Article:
Pono Potions Opens a Chic Coffee Shop and Boutique in Honolulu Chinatown

Coffees and lemonades flavored with Pono Potions’ local syrups are in their own cafe on Smith Street.
Poai Pauahi Latte Credit Thomas Obungen
Photo: Thomas Obungen


It was about this time last year when I first tried Pono Potions at the Lōkahi Kailua Market. I picked up a sampler pack of syrups made with Ali‘i Kula lavender, Big Island macadamias and toasted coconut to add to my lattes and cocktails at home. But it wasn’t one of these that had me at first sipit was the lavender mint lemonade that Pono creator Peter Hessler practically forced on me. 


SEE ALSO: Farmers Market Finds: Kailua’s Chill Lōkahi Market


The soothing herbal notes of Kula lavender take the edge off the tart citrus, making for a summery bevy that you’ll want a bottomless pitcher of. Now you can have this and much more in Pono’s new permanent home in Chinatown. Pō‘ai by Pono Potions soft-opened on Smith Street a few weeks ago with a menu of signature lattes, espresso drinks and pastries. The grand opening is set for July 9. 


Poai Interior Credit Thomas Obungen

Photo: Thomas Obungen


The hand-written menu on a roll of craft paper lists Pō‘ai Lattes ($6 each) like the Pauahi, a rich coconut latte flavored with hazelnut and macadamia syrups and garnished with house-made candied macadamia nuts. On another visit, Hessler recommends the Smith St. Sunrise, a captivating oat milk latte accented with Pono’s honey ginger syrup. I’d never think to pair ginger and espresso, but it works. 


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For the coffee averse, there’s a floral green tea latte called the Maddie 4 Matcha with fresh lemon zest and lavender Pono Potions. Or you can craft your own beverage by adding cow’s or plant milk and syrup for no extra charge. Ask the barista for the daily shaken lemonade ($5); it does change daily but always includes citrus, herbs and Pono Potions.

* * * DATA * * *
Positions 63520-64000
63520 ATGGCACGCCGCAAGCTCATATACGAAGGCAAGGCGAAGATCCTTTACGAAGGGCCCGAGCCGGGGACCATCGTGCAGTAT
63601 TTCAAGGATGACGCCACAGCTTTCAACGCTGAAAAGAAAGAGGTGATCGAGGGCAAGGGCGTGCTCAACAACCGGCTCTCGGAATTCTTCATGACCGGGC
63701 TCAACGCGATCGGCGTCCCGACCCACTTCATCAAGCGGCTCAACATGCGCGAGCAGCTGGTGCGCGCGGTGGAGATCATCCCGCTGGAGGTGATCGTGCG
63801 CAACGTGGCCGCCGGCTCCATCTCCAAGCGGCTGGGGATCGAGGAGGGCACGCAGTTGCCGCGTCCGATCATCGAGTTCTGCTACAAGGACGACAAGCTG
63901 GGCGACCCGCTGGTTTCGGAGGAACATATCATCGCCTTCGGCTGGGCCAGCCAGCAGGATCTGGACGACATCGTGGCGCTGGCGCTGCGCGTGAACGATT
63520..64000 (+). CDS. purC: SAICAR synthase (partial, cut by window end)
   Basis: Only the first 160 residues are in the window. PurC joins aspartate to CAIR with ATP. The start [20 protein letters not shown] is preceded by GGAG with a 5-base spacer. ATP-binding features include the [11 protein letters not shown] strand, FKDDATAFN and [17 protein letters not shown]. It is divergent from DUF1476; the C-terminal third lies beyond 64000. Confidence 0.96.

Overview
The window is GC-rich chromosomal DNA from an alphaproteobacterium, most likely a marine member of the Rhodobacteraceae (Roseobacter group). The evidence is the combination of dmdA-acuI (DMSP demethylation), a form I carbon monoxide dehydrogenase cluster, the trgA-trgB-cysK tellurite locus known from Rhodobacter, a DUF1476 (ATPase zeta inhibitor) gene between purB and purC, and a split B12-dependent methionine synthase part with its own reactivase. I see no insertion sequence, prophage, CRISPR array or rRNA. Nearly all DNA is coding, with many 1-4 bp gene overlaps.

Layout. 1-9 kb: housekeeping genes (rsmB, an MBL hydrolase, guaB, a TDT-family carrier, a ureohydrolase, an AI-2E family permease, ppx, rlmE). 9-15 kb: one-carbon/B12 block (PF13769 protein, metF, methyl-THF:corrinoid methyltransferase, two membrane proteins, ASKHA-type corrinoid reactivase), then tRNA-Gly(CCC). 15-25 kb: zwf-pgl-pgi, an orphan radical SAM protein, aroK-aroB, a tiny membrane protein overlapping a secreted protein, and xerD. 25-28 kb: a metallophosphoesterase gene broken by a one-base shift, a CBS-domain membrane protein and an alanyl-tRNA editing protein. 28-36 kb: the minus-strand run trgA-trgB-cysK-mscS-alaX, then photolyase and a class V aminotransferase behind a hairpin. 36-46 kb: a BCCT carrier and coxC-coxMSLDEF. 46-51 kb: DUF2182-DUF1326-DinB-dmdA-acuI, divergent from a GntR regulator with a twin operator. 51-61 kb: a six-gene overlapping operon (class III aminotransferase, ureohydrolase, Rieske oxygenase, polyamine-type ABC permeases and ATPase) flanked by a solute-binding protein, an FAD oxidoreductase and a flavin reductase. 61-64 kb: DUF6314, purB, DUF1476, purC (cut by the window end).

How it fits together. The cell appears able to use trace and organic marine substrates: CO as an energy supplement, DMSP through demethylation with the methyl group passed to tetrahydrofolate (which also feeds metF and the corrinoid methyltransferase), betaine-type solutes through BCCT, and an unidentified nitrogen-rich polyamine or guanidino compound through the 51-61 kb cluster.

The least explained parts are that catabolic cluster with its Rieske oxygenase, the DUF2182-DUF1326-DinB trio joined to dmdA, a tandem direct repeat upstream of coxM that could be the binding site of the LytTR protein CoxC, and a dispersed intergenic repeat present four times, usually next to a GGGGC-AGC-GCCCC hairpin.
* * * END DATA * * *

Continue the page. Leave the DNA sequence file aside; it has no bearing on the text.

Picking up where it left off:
Poai Lemonade Credit Thomas Obungen

Photo: Thomas Obungen


In addition to the drinks, you can also munch on ‘Ulu and Kalo Bakery’s plant-based, gluten-free pastries. On any given day you’ll find their ʻulu maiʻa bread ($5) made with breadfruit and banana, mochi-like kalo brownies ($5) and chocolate chip cookies (three for $4) made with almond flour. 


Poai Pastries Credit Thomas Obungen

Photo: Thomas Obungen


Pō‘ai is quintessential Chinatown chic with exposed brick, concrete floors and loads of natural light. The space was actually a storage room for Little Village Noodle House, but you wouldn’t know it—or that the bar used to belong to The Curb in Kaimukī. The concrete floors and brick walls make for a nearly deafening experience when everyone’s talking, but bring noise-canceling headphones and you’ll be fine with a book. Plans are to expand some of the seating outside. 


Poai Plant Sack Credit Thomas Obungen

Photo: Thomas Obungen


Amid the collection of jewelry and apparel curated by Hessler’s partner Michael Cabagbag, I’ve got my eye on a palaka plant sack and a koa wood bracelet by Kū Kolu Designs. I also should mention that you can pick up bottles of Pono Potions syrups: My favorite, the pineapple ‘olena syrup, makes a better version of plantation iced tea than just tea and juice.


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If you get your caffeine fix from Kai Coffee, Bean About Town or Try Coffee at Box Jelly, chances are you may have already had Pono Potions syrups. Prior to starting Pono in 2019, Hessler worked at Moku Kitchen, where he noticed a dearth of syrups that reflected a taste of Hawai‘i and developed many of the syrups.


In the last 12 months Pono has gone from selling syrups at the farmers market to distributing them to coffee shops to opening one of its own, with space to support other small vendors. You can truly say that Hessler has come full circle with Pō‘ai.


Open Tuesday to Saturday from 7:30 a.m. to 1 p.m., 1119 Smith St., ponopotions.com, @ponopotions